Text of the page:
The Confession is a wholesome family film

The ConfessionWhile many people flock to theaters to see the summer blockbusters, there are countless others who prefer films they can watch at home with their grandmother or their four-year old child. For these people, “The Confession,” directed by Michael Landon, Jr., and based on the second novel in New York Times bestselling author Beverly Lewis’ acclaimed “The Heritage of Lancaster County,” series, is a touching film of the power of love, faith and family.


“The Confession” continues the story of Katie Lapp ( Katie Leclerc, TV’s “Switched at Birth”), a young Amish woman on a life-changing journey to find her ‘Englisher’ birth mother, the terminally ill Laura Mayfield-Bennett (Sherry Stringfield, TV’s “ER”). Katie’s mission is thwarted by Dylan (Adrian Paul, TV’s “Highlander”), Laura’s husband, whose elaborate, fraudulent attempt to inherit Laura’s wealth conceals Katie’s true identity. However, two men are determined to help Katie. Business-minded but kind-hearted Justin Wirth (Michael Rupnow) tries to discover her hidden secrets while – unbeknownst to Katie – Daniel Fisher (Cameron Deane Stewart) – her childhood companion – sacrifices his own happiness for her future. Despite Dylan’s deception, Katie’s quiet faithfulness speaks volumes to Laura, who discerns that Katie is much more than hired help.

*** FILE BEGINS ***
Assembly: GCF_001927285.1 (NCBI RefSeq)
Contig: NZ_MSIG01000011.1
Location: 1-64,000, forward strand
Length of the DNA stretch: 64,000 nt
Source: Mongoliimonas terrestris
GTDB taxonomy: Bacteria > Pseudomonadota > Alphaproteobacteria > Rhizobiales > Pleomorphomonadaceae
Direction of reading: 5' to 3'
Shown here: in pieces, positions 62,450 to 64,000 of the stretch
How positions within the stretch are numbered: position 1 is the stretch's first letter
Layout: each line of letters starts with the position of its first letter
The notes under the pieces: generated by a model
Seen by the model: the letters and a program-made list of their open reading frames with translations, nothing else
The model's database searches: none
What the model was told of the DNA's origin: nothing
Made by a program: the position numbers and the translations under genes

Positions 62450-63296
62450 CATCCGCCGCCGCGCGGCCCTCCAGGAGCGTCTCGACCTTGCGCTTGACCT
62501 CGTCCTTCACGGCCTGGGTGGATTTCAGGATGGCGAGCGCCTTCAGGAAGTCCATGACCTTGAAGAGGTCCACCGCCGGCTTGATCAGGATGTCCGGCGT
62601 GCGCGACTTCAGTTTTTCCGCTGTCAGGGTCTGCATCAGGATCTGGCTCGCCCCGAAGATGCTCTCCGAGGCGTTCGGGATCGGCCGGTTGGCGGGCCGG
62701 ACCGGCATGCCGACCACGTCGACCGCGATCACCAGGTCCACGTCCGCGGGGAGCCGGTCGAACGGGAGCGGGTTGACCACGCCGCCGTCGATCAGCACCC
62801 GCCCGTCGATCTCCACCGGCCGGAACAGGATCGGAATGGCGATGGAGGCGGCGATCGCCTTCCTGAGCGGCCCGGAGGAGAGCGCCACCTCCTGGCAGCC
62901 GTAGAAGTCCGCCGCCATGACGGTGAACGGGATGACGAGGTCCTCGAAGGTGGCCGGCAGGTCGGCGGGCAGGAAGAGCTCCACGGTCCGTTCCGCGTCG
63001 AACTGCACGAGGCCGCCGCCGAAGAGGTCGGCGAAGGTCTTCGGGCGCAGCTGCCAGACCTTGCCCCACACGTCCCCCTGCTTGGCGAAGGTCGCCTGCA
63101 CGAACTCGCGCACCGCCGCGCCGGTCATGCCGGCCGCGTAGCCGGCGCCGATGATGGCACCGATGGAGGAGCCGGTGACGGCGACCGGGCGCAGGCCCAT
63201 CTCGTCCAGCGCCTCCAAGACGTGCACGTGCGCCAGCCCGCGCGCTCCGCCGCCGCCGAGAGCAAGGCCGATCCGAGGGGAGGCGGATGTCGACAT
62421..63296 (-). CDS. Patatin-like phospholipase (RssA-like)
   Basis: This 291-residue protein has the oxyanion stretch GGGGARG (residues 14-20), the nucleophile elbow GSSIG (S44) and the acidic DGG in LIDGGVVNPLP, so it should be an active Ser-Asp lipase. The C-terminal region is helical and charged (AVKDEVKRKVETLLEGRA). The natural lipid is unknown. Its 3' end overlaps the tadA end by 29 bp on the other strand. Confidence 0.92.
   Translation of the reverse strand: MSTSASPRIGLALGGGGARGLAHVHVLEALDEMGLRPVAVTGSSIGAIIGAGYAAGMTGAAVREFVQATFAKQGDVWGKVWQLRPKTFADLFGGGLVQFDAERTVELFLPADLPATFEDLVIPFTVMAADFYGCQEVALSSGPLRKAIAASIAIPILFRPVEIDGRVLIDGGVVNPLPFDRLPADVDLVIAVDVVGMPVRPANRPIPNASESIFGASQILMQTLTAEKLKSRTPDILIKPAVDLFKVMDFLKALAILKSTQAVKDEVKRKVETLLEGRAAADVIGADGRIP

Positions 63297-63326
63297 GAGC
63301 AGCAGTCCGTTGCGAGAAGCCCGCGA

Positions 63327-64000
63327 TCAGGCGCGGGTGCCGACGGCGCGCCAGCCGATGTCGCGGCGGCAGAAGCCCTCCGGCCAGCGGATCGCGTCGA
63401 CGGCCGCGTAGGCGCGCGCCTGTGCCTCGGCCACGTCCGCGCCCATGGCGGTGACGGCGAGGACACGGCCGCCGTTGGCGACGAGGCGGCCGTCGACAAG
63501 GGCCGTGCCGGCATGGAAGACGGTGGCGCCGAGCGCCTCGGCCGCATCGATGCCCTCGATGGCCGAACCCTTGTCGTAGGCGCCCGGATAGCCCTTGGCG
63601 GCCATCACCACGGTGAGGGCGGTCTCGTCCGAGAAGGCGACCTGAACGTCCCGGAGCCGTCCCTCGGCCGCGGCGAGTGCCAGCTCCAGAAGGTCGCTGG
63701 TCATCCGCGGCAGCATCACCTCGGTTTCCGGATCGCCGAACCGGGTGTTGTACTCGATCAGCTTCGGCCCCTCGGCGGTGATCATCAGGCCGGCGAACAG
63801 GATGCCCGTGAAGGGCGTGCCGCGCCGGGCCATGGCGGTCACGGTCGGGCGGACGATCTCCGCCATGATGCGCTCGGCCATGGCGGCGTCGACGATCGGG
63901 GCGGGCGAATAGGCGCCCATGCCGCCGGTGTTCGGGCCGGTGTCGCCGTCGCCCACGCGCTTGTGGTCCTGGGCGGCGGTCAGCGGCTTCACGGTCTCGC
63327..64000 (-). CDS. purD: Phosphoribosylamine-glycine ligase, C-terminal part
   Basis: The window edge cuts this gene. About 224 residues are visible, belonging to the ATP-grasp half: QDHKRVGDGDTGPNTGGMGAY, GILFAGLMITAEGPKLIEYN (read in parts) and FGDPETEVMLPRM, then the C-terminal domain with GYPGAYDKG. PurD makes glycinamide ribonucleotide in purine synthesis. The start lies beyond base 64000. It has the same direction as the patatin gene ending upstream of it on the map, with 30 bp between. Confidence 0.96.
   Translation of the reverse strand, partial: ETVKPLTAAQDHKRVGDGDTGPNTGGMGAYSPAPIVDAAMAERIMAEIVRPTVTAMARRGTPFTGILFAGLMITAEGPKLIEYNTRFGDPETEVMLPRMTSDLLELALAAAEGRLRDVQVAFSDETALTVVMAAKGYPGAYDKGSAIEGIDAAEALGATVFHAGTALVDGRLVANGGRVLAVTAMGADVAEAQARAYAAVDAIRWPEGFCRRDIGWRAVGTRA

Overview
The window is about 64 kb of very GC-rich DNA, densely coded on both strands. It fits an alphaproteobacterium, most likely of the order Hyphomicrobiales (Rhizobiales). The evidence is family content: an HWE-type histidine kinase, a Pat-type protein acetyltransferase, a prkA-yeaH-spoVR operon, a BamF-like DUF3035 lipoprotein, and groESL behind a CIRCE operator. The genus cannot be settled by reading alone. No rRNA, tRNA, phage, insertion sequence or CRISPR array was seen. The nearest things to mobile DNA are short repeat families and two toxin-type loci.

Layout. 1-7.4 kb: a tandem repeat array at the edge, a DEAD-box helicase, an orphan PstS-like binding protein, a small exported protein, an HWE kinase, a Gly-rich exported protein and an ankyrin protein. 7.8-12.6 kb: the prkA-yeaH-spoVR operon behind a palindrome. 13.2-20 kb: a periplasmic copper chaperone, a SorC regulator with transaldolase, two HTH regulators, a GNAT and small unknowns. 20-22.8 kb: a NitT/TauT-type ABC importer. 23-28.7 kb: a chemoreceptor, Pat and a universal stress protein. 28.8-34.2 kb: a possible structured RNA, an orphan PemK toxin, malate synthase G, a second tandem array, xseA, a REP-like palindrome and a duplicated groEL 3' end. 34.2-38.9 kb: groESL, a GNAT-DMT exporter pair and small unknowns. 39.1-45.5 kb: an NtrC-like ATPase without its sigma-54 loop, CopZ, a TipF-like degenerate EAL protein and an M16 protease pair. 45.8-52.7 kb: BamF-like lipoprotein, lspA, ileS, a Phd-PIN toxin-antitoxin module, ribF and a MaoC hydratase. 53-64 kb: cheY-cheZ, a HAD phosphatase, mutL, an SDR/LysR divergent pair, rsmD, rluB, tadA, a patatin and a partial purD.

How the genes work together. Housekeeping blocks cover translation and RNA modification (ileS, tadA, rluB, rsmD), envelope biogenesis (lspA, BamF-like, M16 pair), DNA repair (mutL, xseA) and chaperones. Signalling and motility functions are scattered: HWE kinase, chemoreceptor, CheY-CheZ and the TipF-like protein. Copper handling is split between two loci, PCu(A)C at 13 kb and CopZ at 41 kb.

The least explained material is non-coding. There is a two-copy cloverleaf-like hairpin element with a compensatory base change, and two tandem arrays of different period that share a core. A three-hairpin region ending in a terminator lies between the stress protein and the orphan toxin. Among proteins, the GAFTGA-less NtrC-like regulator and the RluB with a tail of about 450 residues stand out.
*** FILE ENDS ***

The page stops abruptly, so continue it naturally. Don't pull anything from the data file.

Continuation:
Sequels have pros and cons. Many audiences fall in love with certain characters and they look forward to the next chapter in the character’s story. One drawback to sequels, however, is that some actors are not available to reprise their roles. For those who watched “The Shunning,” the first thing they will notice in “The Confession” is that the actress playing Katie Lapp has changed. While Katie Leclerc gave a solid performance, Danielle Panabaker was a stronger and more empathic Katie. Sherry Stringfield’s reprisal of the dying Laura Mayfield-Bennett is powerful and heart-rending. Adrian Paul fits the bill as the handsome and debonair husband caught in a snare of his own making. Michael Rupnow and Cameron Deane Stewart were believable as the two young men in Katie’s life. Although they were on screen for just a few moments, Bill Oberst, Jr. and Samuel Van Natta portrayals of Katie’s Amish parents Samuel and Rebecca Lapp were sensitive and tender.

In “The Confession,” Michael Landon, Jr. continues to make wholesome family films.

Although there were some plot holes and a few ‘oh, come on’ moments, overall the story was solid. Parents will be happy to know that it is a clean movie, without violence or language and had a strong faith message.

With a running time of approximately 88 minutes, “The Confession” is available on DVD from Sony Pictures Home Entertainment and AFFIRM Films/Provident Films.